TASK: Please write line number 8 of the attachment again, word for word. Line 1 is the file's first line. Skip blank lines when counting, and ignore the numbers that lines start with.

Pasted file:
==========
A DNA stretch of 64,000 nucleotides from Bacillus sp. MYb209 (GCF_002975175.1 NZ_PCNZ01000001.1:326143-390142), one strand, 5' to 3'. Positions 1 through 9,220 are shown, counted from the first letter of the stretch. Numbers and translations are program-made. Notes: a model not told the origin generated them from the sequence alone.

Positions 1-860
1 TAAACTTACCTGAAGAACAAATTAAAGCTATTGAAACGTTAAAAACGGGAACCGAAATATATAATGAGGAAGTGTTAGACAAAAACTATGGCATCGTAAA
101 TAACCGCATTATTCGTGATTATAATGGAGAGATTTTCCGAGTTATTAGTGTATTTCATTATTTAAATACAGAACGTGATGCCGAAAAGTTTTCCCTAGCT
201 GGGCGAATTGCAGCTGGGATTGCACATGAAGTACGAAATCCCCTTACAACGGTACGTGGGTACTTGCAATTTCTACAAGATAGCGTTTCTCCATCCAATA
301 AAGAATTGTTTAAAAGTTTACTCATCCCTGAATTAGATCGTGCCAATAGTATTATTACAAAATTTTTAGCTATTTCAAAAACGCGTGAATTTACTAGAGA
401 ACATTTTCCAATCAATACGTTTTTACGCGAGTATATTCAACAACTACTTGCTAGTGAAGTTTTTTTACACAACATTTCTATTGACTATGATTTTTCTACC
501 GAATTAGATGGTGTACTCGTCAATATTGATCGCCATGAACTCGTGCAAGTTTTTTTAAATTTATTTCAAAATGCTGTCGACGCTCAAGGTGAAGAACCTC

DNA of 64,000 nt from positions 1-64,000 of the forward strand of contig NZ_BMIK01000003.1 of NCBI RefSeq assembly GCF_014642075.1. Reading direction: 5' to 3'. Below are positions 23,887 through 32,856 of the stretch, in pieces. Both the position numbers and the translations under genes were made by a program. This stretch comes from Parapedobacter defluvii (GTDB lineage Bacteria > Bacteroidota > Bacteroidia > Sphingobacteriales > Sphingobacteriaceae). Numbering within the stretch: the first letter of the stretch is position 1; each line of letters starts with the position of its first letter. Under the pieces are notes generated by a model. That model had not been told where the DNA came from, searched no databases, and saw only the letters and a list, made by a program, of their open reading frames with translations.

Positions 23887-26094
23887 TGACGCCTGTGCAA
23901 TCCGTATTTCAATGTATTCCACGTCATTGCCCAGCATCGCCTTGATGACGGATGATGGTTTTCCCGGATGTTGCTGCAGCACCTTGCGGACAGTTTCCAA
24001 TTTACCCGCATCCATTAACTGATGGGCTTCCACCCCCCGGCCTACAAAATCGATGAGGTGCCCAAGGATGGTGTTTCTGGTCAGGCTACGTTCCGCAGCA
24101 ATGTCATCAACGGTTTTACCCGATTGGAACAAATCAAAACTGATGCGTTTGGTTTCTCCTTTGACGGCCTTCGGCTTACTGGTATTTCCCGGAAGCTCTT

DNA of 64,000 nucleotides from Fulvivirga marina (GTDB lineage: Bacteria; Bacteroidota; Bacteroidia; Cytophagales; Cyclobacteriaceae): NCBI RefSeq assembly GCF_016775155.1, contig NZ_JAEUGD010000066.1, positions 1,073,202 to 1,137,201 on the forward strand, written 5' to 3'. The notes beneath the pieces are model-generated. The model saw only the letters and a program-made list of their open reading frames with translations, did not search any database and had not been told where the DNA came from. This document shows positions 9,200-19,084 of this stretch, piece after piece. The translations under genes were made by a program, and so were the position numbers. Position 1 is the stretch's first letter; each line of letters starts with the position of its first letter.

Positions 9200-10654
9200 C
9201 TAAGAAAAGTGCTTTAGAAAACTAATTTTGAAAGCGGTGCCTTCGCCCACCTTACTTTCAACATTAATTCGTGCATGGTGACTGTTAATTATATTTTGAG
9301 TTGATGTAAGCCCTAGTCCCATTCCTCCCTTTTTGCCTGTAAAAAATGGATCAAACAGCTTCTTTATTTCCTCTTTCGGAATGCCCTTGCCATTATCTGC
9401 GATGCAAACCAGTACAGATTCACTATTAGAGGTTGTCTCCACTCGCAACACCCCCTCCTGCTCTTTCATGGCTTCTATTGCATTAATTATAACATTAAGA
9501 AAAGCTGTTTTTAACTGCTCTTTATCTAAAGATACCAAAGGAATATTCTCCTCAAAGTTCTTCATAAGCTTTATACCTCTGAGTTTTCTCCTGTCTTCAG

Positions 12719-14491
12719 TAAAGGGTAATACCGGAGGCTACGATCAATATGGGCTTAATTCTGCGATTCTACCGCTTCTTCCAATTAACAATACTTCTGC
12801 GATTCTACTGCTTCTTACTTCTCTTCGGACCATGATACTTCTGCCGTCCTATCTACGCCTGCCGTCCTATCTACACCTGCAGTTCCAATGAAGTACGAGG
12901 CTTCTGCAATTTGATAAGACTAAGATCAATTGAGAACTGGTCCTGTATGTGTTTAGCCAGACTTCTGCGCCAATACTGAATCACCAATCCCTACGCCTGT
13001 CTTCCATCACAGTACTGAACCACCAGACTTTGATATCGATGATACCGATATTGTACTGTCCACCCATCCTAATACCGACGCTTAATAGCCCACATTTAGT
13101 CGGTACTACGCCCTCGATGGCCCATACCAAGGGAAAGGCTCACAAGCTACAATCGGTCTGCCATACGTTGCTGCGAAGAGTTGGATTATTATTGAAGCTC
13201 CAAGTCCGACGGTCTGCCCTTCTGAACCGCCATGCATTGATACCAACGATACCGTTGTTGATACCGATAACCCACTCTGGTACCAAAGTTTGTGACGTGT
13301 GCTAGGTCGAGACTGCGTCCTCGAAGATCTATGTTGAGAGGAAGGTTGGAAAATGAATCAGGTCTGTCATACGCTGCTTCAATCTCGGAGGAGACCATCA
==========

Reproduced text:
501 GAATTAGATGGTGTACTCGTCAATATTGATCGCCATGAACTCGTGCAAGTTTTTTTAAATTTATTTCAAAATGCTGTCGACGCTCAAGGTGAAGAACCTC